Most drivers in the UK have experienced the anxiety when they first see the flashing lights of the police or an emergency vehicle in the rear-view mirror. The police car lights are especially unsettling if you are the object of their pursuit, have some form of contraband in your vehicle or have had one too many pints at the local pub. Hopefully, this is not the case, and you pull over, they pass by and you breathe a sigh of relief.
In areas of light traffic and on roads with wide shoulders, you simply pull over to the side of the road and avoid any obstruction with the emergency vehicle. But on a narrow two-lane road, a bridge or on a crowded freeway, pulling over is not so easy. So, what do you do when those lights come up behind you, and there is nowhere to go?
The first and most obvious step is to keep your wits about you and do not panic. Then you will need to assess the situation and act quickly. Do not, and I repeat do not, slow down. If you maintain your constant speed, the emergency vehicle may be able to pass you.
Join the Caravan and Practice Defensive Driving
If passing is not an option, you are now part of the emergency caravan. You will need to turn on your emergency flashers and safely increase your speed until the bridge ends or a passing opportunity presents itself. Then, you will need to slow down gradually and not get into a race with the hospital-bound vehicle with all the lights and sirens.
In 1964, Chris Imhof of the US National Safety Council developed the Driver Example Program that contained the principles of what is now called Defensive Driving. Two of the tenets of Defensive Driving are first, preparedness for all sorts of actions and reactions of other drivers and pedestrians and second, don’t expect other drivers to do what you would ordinarily do. In other words, assume every other driver on the road is crazy or drunk and act defensively to avoid a collision. This mindset will serve you well when the emergency vehicle flashing beacons approach requiring you to manoeuvre.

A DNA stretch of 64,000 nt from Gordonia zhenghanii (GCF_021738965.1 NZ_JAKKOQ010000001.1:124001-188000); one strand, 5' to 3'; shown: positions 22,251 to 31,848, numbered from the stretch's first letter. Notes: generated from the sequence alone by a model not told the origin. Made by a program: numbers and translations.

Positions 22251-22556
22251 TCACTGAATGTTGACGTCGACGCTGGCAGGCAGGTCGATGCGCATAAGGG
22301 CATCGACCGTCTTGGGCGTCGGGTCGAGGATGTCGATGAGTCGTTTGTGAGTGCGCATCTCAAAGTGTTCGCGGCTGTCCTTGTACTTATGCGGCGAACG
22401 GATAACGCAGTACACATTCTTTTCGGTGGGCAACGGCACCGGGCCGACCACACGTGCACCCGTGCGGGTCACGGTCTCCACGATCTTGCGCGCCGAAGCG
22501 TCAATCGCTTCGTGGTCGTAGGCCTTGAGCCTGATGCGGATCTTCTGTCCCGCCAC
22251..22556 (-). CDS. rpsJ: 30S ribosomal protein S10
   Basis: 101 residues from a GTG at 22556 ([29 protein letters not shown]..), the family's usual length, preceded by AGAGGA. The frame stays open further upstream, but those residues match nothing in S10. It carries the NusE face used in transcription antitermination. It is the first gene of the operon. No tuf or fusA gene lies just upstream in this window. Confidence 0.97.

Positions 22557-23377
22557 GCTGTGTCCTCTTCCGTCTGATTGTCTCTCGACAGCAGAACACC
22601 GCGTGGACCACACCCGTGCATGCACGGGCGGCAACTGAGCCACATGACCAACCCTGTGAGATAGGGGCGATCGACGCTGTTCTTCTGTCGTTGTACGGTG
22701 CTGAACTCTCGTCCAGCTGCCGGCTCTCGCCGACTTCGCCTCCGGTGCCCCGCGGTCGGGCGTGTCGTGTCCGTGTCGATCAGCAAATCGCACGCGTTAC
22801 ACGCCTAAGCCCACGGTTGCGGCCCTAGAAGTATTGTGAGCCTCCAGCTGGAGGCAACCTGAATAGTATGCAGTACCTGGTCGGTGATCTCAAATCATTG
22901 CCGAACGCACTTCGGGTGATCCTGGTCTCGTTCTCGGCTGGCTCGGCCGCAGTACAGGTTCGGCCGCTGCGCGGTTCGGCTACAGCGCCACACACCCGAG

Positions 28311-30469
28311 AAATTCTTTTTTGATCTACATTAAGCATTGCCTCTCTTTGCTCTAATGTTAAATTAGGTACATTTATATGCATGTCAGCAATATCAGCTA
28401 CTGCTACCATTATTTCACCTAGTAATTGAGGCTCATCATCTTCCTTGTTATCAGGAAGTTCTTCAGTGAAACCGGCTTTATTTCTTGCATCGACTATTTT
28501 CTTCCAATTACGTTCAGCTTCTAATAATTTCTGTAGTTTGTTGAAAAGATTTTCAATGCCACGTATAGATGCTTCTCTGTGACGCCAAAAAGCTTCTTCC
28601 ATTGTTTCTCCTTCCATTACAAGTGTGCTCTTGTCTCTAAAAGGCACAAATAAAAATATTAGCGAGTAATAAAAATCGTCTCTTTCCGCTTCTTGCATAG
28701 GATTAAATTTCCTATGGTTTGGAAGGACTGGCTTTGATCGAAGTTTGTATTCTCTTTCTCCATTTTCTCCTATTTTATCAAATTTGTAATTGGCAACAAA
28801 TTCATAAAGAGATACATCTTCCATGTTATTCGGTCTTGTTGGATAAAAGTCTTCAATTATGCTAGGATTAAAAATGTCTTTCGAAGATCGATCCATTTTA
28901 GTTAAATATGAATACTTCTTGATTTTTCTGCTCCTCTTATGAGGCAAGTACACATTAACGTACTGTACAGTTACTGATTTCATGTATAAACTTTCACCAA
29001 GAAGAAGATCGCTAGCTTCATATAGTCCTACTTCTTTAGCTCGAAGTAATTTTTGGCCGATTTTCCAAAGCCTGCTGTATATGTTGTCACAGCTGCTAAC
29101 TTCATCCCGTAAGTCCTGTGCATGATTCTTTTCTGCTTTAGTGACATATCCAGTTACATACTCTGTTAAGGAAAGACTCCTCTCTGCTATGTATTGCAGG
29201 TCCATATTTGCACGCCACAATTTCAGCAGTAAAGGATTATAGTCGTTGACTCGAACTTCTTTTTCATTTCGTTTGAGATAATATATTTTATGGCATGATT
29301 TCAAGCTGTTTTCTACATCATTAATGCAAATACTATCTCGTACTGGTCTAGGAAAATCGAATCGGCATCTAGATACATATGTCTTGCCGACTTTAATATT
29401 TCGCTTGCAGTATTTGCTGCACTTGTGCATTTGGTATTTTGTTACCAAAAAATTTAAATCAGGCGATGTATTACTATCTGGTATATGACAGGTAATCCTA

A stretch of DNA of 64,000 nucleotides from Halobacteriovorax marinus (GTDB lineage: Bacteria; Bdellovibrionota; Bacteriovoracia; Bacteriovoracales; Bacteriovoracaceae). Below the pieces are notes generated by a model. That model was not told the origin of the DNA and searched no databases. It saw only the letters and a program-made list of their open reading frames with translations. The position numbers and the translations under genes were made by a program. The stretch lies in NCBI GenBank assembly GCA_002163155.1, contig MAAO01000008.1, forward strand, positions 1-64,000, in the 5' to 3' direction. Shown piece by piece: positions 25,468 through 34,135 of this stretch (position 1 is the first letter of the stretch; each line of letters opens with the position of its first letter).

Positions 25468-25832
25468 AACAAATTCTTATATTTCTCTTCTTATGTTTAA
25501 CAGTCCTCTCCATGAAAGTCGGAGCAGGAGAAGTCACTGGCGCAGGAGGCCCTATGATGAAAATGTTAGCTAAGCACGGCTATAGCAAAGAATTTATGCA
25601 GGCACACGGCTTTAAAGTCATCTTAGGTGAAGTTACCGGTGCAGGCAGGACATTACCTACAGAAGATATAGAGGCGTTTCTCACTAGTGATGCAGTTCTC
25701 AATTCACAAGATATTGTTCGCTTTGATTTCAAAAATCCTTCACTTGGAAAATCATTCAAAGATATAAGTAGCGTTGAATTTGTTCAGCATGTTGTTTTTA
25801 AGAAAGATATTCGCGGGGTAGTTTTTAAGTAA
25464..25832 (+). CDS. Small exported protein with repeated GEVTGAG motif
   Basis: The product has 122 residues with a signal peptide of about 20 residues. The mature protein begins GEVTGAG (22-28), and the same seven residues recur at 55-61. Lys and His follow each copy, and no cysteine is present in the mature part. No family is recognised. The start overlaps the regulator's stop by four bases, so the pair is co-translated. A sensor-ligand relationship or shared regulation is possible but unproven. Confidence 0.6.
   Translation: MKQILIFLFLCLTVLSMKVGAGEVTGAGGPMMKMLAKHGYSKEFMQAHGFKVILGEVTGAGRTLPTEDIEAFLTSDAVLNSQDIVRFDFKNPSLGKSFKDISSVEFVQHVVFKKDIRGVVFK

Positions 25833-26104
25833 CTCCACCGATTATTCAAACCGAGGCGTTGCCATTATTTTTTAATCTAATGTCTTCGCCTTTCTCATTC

Keep the Signal Lights Working
There are other steps to avoid obstructing emergency vehicles. The first is to keep your car in good mechanical condition with regular maintenance and making sure that the lights, turn signals and emergency flashers are all working. The signal lights are your way of communicating with the cars behind you.
Remember that if the other driver is a defensive driver, you will need to prove your own soberness and sanity to him or her by using the signal lights in a way to convey your intentions. Do not be afraid to open the windows and use hand signals if there is any doubt.
Don’t be Distracted
While one cannot foresee an emergency, any driver should have a plan in mind that will constantly be changing depending on the weather, road conditions and traffic. Never be a distracted driver with texting, loud music or other activities that will take your mind off the serious job of driving. Before starting any drive, be sure to adjust the mirrors, seats, the tilt of the steering wheel and any other feature of your car that affects your driving. The goal here is to avoid obstructing any emergency vehicle and not end up as a passenger in one.